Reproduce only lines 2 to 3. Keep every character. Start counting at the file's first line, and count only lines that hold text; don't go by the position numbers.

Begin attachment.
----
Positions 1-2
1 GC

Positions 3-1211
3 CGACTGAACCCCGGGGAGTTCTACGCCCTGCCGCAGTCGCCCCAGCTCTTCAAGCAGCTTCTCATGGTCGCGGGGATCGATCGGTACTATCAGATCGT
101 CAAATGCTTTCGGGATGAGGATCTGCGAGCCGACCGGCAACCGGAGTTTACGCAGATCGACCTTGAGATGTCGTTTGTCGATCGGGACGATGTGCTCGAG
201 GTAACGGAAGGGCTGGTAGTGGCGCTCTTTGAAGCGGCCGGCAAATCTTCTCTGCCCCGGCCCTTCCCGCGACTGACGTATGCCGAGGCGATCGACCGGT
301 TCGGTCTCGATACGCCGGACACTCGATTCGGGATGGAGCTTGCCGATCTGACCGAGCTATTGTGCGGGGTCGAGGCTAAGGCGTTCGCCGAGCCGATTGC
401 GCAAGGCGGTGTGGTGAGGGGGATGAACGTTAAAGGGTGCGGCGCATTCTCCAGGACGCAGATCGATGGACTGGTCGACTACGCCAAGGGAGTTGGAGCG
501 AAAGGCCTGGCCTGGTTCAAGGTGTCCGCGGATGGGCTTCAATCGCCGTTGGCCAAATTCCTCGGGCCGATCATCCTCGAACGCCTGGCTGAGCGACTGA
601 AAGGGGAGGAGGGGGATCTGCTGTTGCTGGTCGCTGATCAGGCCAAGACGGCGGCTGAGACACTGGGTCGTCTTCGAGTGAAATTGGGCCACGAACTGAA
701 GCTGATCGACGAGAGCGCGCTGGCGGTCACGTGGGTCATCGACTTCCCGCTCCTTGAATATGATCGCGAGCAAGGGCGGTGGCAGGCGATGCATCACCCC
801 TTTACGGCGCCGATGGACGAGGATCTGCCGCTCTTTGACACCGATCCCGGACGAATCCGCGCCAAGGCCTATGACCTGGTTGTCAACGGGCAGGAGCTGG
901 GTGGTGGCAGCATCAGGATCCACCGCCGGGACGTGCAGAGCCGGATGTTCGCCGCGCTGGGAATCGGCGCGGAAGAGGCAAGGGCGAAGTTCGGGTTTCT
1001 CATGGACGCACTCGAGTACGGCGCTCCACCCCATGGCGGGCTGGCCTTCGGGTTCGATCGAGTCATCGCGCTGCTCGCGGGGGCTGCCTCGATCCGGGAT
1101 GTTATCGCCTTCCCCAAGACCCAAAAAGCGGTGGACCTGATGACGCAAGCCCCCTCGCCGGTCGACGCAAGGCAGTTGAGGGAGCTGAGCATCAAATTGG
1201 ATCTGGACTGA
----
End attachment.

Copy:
1 GC

Positions 3-1211